Genevieve Verville and Kristen Malloy, Chemistry Student Ambassadors
A chemistry major, Genevieve has three minors: biology, mathematics, and psychology. She’s been an executive cabinet officer for the Associated Student Body, and an exective member of the editorial staff of the University of Mississippi Undergraduate Research Journal, where she served as the Natural Sciences section editor. She’s currently the recipient of three academic scholarships.
Did you know what your major would be when you came to UM?
I initially wanted to be a chemical engineering major, however, after a few weeks into an intro chemical engineering class, I realized it was not for me. I still loved chemistry, though, and I decided to pursue a chemistry major.
Have you done any memorable learning activities outside of the classroom?
I shadowed a doctor at a children’s hospital and I was exposed to the importance of mathematics in the medical field–something I had never realized before. The doctor used mathematical statistics to explain various choices a physician may need when deciding which tests to use. .
What’s an exchange you had with a professor (in or out of class) that changed your way of thinking about or understanding a concept or idea?
I had the opportunity to work closely with Dr. Ryan Fortenberry last year. Although I was new to the department, he welcomed me and I appreciated his constant encouragement and support. The energy that he brought to the classroom really made class and learning the concepts fun, and I realized how fun chemistry can be–even in an introductory level class.
What are your plans after graduation?
I want to work as a post-baccalaureate researcher for the National Institutes of Health for two years before attending medical school.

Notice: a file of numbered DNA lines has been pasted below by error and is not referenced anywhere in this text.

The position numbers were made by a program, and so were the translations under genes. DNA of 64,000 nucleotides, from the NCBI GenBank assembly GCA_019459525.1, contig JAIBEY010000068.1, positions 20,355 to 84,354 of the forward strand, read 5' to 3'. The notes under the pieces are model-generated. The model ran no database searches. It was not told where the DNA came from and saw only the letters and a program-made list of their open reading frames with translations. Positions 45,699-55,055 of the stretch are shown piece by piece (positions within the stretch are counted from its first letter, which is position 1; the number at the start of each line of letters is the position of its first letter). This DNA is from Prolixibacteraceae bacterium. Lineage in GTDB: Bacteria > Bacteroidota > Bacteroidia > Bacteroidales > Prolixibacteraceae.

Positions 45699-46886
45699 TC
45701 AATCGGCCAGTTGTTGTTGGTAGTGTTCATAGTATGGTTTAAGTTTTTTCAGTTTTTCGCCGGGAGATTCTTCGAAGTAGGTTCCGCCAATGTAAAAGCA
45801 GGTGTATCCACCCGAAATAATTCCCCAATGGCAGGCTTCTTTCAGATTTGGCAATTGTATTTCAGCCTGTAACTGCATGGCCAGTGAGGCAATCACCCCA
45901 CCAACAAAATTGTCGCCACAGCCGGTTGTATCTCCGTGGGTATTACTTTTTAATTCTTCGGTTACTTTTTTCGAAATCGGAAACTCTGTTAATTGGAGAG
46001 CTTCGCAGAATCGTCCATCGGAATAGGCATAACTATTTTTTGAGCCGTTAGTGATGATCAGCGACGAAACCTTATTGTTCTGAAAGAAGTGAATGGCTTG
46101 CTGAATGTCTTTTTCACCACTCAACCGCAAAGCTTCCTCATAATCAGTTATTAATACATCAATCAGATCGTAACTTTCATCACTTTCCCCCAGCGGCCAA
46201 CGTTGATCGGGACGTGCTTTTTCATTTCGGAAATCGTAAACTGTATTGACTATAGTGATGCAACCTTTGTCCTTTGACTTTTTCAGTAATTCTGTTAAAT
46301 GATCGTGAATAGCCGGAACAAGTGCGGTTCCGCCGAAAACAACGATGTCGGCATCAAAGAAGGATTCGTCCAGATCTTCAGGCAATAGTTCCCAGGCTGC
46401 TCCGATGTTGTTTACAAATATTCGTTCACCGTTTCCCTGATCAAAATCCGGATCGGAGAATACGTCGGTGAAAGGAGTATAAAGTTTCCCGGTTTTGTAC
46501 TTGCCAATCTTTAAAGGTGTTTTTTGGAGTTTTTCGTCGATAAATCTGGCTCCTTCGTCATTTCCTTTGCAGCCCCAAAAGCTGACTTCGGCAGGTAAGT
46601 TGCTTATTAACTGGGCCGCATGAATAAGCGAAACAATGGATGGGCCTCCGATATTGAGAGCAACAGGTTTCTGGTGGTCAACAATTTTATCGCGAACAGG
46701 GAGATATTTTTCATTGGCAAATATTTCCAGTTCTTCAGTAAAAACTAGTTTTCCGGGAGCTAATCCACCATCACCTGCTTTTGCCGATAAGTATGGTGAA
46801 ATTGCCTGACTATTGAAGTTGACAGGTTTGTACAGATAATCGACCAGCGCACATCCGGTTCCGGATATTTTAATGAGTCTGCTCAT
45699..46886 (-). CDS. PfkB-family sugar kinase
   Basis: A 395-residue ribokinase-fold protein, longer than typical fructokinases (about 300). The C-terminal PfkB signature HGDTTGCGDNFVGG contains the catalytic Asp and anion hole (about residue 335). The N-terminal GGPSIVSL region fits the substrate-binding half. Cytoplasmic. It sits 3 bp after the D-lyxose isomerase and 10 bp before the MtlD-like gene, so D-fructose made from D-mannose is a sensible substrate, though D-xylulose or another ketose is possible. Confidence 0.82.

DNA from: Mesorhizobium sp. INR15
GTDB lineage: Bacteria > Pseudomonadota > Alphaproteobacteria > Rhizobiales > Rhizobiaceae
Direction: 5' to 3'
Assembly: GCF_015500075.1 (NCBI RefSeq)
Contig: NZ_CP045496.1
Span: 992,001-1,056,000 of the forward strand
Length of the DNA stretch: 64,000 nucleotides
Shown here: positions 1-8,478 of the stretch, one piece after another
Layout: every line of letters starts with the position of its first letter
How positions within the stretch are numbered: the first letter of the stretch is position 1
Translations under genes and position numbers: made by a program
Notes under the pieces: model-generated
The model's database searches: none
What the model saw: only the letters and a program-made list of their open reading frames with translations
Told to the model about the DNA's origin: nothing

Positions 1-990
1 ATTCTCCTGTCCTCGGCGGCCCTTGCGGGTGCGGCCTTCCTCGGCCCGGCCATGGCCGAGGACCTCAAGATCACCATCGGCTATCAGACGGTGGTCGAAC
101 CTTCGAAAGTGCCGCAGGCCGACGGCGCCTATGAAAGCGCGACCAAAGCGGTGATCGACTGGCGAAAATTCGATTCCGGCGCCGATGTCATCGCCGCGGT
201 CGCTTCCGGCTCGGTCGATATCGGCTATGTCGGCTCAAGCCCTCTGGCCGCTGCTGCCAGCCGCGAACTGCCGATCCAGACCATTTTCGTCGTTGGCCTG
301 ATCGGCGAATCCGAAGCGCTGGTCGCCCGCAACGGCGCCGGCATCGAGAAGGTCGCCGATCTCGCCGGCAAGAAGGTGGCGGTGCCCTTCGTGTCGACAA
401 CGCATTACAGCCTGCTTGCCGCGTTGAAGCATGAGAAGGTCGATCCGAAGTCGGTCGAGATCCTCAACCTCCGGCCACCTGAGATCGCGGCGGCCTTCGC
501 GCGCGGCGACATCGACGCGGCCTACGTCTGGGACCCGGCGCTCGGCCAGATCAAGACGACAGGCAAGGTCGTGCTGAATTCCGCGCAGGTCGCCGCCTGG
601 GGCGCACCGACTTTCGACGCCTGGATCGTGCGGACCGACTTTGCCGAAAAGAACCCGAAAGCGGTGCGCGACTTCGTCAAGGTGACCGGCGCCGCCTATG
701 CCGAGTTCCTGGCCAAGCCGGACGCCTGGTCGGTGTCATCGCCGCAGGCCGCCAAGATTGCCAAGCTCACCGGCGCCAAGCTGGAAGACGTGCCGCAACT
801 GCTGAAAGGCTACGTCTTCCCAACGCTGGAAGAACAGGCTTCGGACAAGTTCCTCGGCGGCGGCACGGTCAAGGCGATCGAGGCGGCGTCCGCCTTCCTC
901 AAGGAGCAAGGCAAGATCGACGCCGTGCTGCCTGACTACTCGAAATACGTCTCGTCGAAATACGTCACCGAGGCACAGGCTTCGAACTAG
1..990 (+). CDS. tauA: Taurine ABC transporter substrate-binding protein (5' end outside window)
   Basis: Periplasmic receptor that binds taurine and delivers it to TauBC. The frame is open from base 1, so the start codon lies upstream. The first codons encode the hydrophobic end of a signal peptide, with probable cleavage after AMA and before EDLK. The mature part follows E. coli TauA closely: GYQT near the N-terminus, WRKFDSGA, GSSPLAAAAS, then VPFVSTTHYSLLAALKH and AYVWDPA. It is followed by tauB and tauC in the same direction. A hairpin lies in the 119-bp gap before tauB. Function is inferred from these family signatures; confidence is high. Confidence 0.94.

Why would you recommend studying chemistry at UM?
I’ve had amazing opportunities to do research here. When I began working in labs, I had no prior research experience, but the wonderful professors in the chemistry department have been willing to mentor me and provide me with opportunities. The professors are incredibly patient and understanding—and they’re willing to work with undergraduate students. Very few of my friends at other universities have been afforded the research opportunities I’ve had at the University of Mississippi.
What’s your go-to meal in Oxford?
I like Pick Thai, and Rice and Spice.
What are you binge watching?
Shows on the Food Network, especially Beat Bobby Flay, Chopped, and Guy’s Grocery Games.
Busy writing her honors thesis, Kristen is learning about trace evidence, analyzing DNA evidence, and studying toxicology and firearms—all in preparation for a career in forensic science.
What is a “light bulb” moment you had in a class or a talk with a professor—when something from a project or class became clear.
I took Instrumental Analysis with Dr. Cizdziel during the second semester of my Junior year that I realized my passion for scientific instruments. I was truly fascinated each day in class as I learned about all the powerful tasks these machines can perform and how crucial they are to forensic analysis. Thanks to the knowledge Dr. Cizdziel has given me, I have decided I want to pursue a career as a forensic drug analyst.
Why did you decide to study forensic chemistry?
Growing up with a Police Officer for a father, I have always admired the work that law enforcement does for their local community. My passion for chemistry and science eventually led me to take a forensics course in high school, and everything clicked. This was the moment I knew I wanted to pursue a degree in forensic science, knowing that it would eventually lead me to a career where I get to use my technical skills and knowledge of science to help law enforcement solve crimes.